Pain is one of those things that is hard to wrap your head around – it’s hard to measure, it varies according to your age and health condition. And pain and what we know about pain – particularly chronic pain – also varies by race.
Dr. Barbara Turner, with the University of Texas Health San Antonio, initiated the first study of its kind looking at how much the Hispanic community knows about chronic pain.
Experts define chronic pain as pain that lasts at least three months and affects daily activities and sleep. The pain waxes and wanes, but always comes back. Turner says there were two main motivators for the study:
“Chronic pain is one of the most vexing and poorly managed health problems that we confront,” Turner says.
And the U.S. has seen huge growth in the use of narcotics to manage pain, she says.
“We’ve found that the overdose rate has just skyrocketed,” Turner says. “Death from opioids and other drugs has skyrocketed. And people have moved from opioids to heroin, which has also gone up five times in the last decade.”
The study looks at Hispanics in the southwest – representing 8.8 million people across five states, including Texas. It’s the first time a population-based survey on chronic pain has been done.
“It turns out that minorities – Hispanics, African-Americans – have a higher prevalence of chronic pain and they’re also more poorly managed,” Turner says. “They have poorer access to care, poorer access to ancillary services.”
Adults between the ages of 35 and 75 years, who did not have chronic pain, completed an online survey about their knowledge, beliefs and attitudes toward the disease.
“It was pretty eye-opening because we found that almost a fourth of the population knew nothing about the disease,” Turner says. “And that was pretty much verified when we asked them questions about their knowledge of the various aspects of the disease – how it affects your emotions, how it affects your function, what you do for it.”
Nearly 88 percent knew little or nothing about chronic pain and about 12 percent said they knew a lot about it. In general, Turner says this 12 percent did know a lot of information, except for one thing.
“They were more likely to say that you have to rely on pain medicines to manage the disease,” she says. “But that’s not right. In fact there’s no data to support using pain medicines more than maybe six months. Federal agencies – the Centers for Disease Control and others – are trying to clamp down on how we use opioids because there isn’t very good evidence for it helping people in the long term.”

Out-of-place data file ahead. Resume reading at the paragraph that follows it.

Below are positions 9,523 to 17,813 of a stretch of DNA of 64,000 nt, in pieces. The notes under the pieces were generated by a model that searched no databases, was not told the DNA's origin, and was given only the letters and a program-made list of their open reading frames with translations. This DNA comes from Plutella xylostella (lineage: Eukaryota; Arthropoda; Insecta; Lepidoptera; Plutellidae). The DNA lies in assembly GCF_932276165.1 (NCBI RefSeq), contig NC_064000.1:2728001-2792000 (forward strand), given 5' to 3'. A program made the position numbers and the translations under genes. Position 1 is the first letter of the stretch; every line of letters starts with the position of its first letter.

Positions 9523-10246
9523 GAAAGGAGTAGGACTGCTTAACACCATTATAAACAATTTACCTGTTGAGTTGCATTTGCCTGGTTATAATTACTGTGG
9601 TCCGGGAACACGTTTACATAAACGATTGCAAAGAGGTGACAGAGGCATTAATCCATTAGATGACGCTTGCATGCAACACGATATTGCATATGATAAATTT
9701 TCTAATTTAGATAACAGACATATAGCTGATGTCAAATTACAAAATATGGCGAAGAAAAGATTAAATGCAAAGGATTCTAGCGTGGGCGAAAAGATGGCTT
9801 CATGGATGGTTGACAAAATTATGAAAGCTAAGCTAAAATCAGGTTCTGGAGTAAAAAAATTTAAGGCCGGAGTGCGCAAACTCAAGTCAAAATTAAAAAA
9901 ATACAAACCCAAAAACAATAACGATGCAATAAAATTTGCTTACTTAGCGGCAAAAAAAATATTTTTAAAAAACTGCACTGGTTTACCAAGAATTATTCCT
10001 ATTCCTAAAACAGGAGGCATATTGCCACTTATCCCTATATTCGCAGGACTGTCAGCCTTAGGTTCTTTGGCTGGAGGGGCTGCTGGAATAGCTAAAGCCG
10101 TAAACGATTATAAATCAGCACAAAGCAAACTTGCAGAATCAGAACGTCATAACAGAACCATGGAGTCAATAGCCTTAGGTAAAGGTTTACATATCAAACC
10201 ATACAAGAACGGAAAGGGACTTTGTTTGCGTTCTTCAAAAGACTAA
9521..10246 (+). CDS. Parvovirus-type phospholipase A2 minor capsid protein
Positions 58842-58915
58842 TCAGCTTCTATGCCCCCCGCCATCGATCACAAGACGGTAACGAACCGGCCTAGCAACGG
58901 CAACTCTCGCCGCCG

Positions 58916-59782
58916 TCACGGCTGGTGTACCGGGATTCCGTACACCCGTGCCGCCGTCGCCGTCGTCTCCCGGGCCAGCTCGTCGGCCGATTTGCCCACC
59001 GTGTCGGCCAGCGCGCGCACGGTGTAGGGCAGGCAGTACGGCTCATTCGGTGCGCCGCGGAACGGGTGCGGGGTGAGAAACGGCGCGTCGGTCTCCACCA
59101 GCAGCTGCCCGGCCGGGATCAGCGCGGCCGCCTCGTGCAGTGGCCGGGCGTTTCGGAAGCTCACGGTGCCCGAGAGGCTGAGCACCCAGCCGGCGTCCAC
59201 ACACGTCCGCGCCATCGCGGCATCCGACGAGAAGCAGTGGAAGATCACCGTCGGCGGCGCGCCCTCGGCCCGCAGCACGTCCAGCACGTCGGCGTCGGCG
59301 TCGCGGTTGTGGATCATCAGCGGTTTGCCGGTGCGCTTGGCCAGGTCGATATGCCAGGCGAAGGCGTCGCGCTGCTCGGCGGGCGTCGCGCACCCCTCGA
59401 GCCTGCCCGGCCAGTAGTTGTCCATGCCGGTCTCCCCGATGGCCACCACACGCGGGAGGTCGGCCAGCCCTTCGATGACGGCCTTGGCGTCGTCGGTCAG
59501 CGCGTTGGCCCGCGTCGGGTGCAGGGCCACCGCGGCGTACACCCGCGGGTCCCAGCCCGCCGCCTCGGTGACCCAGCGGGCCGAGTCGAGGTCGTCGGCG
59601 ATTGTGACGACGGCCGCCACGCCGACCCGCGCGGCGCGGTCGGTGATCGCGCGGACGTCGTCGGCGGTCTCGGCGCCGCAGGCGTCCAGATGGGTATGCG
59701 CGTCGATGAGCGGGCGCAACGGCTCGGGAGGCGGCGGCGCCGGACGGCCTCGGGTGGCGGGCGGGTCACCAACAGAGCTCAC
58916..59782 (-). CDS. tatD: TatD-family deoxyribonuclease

The question is, then, what are we going to do for people who are experiencing chronic pain, Turner says.
“We’ve done studies out in rural Texas counties talking to people who have chronic pain and found that it’s a very stigmatizing disease – out there as being a weakness,” she says. “You don’t think anyone recognizes how high the prevalence is.”
According to the American Academy of Pain Medicine, about 100 million Americans experience chronic pain – more than those that experience diabetes, heart disease and cancer combined. But no one’s really talking about it, Turner says.
Turner says she agrees with policy makers who are trying to limit the amount of opioids that are being prescribed, but thinks they’re being a bit draconian in how quickly they want medical providers to cut down on prescriptions.
“But I do agree we shouldn’t rely on those drugs as much,” she says. “We need to develop feasible, affordable supports for people with chronic pain to learn how to take advantage of things we know work in excellent studies.”
For example, Turner says stretching, strengthening, massage and mindfulness exercises all help cut down on the pain.
“We’ve actually done a randomized trial here in San Antonio and improved every measure of function and reduced their pain it,” she says. “It’s not actually that expensive and I don’t think you have to have specialized pain centers to be able to provide that kind of self-managed education of people with chronic pain.”
Written by Beth Cortez-Neavel.